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Cancer Health Center

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Late Effects of Treatment for Childhood Cancer (PDQ®): Treatment - Health Professional Information [NCI] - Subsequent Neoplasms

continued...

Subsequent Neoplasms and Genetic Susceptibility

Literature clearly supports the role of chemotherapy and radiation in the development of SNs. However, interindividual variability exists, suggesting that genetic variation has a role in susceptibility to genotoxic exposures, or that genetic susceptibility syndrome confers an increased risk of cancer, such as Li-Fraumeni syndrome. Previous studies have demonstrated that childhood cancer survivors with either a family history of cancer, but more so, presence of Li-Fraumeni syndrome, carry an increased risk of developing an SN.[58,59]

The risk of SNs could potentially be modified by mutations in high-penetrance genes that lead to these serious genetic diseases (e.g., Li-Fraumeni syndrome).[59] However, the attributable risk is expected to be very small because of the extremely low prevalence of mutations in high-penetrance genes.

Table 1 below summarizes the spectrum of neoplasms, affected genes, and Mendelian mode of inheritance of selected syndromes of inherited cancer predisposition.

Table 1. Selected Syndromes of Inherited Cancer Predispositiona

Syndrome Major Tumor Types Affected Gene Mode of Inheritance
AML = acute myeloid leukemia; MDS = myelodysplastic syndromes; WAGR = Wilms tumor, aniridia, genitourinary anomalies, mental retardation.
a Adapted from Strahm et al.[60]
b Dominant in a fraction of patients, spontaneous mutations can occur.
Adenomatous polyposis of the colon Colon, hepatoblastoma, intestinal cancers, stomach, thyroid cancer APC Dominant
Ataxia-telangiectasia Leukemia, lymphoma ATM Recessive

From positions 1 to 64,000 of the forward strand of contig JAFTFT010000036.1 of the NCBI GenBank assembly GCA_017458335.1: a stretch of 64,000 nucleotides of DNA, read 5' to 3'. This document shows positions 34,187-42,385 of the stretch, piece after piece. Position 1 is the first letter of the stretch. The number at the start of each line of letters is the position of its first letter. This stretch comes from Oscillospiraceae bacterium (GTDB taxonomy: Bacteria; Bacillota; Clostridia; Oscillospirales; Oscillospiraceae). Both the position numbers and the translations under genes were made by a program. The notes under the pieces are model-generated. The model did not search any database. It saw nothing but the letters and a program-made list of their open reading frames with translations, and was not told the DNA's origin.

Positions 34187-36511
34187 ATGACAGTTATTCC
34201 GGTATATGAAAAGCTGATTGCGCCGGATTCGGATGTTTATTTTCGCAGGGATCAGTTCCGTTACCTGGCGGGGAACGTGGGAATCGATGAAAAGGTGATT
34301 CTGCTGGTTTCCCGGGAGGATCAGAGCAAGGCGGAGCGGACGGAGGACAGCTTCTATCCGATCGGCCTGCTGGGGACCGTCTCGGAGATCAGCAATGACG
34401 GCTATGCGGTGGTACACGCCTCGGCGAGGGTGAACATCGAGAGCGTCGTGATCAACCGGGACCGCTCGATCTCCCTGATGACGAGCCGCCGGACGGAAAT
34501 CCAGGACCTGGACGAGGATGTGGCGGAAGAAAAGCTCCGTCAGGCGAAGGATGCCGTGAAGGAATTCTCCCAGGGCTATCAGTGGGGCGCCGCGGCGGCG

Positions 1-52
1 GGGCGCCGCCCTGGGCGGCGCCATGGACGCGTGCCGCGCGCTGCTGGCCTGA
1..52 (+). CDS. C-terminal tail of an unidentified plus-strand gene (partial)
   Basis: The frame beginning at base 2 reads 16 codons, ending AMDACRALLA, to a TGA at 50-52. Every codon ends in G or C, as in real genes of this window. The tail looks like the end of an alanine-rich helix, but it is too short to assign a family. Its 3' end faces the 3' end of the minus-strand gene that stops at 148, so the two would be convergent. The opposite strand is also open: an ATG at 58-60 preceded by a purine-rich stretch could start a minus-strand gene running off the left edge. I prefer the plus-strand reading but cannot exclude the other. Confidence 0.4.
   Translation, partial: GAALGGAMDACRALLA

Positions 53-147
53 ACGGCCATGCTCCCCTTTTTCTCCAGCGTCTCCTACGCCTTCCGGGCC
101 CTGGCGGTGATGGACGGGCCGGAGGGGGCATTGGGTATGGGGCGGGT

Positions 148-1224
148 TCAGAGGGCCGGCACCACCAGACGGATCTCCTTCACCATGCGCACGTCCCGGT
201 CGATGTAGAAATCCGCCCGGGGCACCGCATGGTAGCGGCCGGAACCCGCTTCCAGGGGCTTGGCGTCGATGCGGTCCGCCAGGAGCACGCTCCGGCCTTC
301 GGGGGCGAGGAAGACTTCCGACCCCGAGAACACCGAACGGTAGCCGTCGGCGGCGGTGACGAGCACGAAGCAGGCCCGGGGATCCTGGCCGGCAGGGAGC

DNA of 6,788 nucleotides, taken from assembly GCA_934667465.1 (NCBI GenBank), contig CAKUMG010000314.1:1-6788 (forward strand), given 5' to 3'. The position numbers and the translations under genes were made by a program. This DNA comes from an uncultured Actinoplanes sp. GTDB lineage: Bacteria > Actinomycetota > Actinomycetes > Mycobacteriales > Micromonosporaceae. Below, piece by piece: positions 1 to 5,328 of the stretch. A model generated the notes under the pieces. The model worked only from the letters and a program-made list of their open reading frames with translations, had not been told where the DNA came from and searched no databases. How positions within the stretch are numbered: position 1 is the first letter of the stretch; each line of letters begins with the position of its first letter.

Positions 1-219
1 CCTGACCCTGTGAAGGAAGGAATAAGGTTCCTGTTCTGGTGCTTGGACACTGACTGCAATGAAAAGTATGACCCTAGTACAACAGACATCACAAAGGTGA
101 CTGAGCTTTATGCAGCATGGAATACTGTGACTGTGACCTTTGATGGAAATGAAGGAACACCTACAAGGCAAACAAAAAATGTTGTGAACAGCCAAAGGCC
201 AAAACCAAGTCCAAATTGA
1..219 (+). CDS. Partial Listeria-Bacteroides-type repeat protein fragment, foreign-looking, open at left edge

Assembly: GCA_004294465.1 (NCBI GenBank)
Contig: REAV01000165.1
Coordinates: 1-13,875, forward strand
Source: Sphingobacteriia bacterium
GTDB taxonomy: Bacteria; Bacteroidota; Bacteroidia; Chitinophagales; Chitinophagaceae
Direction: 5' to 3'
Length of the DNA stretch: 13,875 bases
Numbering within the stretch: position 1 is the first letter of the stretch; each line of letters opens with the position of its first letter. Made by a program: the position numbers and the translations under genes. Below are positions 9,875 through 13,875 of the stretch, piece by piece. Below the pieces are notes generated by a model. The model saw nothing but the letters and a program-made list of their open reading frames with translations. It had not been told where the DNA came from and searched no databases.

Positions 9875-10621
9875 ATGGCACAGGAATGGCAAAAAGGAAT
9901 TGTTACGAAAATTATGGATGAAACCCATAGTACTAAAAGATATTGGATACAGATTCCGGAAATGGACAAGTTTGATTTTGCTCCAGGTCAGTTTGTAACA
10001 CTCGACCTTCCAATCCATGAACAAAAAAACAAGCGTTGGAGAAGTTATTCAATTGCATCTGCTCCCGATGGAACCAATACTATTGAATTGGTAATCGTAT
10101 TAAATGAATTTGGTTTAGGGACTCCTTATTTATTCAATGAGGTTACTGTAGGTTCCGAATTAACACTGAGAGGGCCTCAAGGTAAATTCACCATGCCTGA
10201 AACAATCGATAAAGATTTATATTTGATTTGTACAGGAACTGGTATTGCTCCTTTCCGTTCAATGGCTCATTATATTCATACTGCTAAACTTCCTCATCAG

Beckwith-Wiedemann syndrome Adrenal carcinoma, hepatoblastoma, rhabdomyosarcoma, Wilms tumor CDKN1C/NSD1 Dominant
Bloom syndrome Leukemia, lymphoma, skin cancer BLM Recessive
Diamond-Blackfan anemia Colon cancer, osteogenic sarcoma, AML/MDS RPS19and otherRPgenes Dominant, spontaneousb
Fanconi anemia Gynecological tumors, leukemia, squamous cell carcinoma FANCA, FANCB, FANCC, FANCD2, FANCE, FANCF, FANCG Recessive
Juvenile polyposis syndrome Gastrointestinal tumors SMAD4/DPC4 Dominant
Li-Fraumeni syndrome Adrenocortical carcinoma, brain tumor, breast carcinoma, leukemia, osteosarcoma, soft tissue sarcoma TP53 Dominant
Multiple endocrine neoplasia 1 Pancreatic islet cell tumor, parathyroid adenoma, pituitary adenoma MEN1 Dominant
Multiple endocrine neoplasia 2 Medullary thyroid carcinoma, pheochromocytoma RET Dominant
Neurofibromatosis type 1 Neurofibroma, optic pathway glioma, peripheral nerve sheath tumor NF1 Dominant
Neurofibromatosis type 2 Vestibular schwannoma NF2 Dominant
Nevoid basal cell carcinoma syndrome Basal cell carcinoma, medulloblastoma PTCH Dominant
Peutz-Jeghers syndrome Intestinal cancers, ovarian carcinoma, pancreatic carcinoma STK11 Dominant
Retinoblastoma Osteosarcoma, retinoblastoma RB1 Dominant
Tuberous sclerosis Hamartoma, renal angiomyolipoma, renal cell carcinoma TSC1/TSC2 Dominant
von Hippel-Lindau syndrome Hemangioblastoma, pheochromocytoma, renal cell carcinoma, retinal and central nervous tumors VHL Dominant
WAGR syndrome Gonadoblastoma, Wilms tumor WT1 Dominant
Wilms tumor syndrome Wilms tumor WT1 Dominant
Xeroderma pigmentosum Leukemia, melanoma XPA, XPB, XPC, XPD, XPE, XPF, XPG, POLH Recessive
1 | 2 | 3 | 4 | 5 | 6
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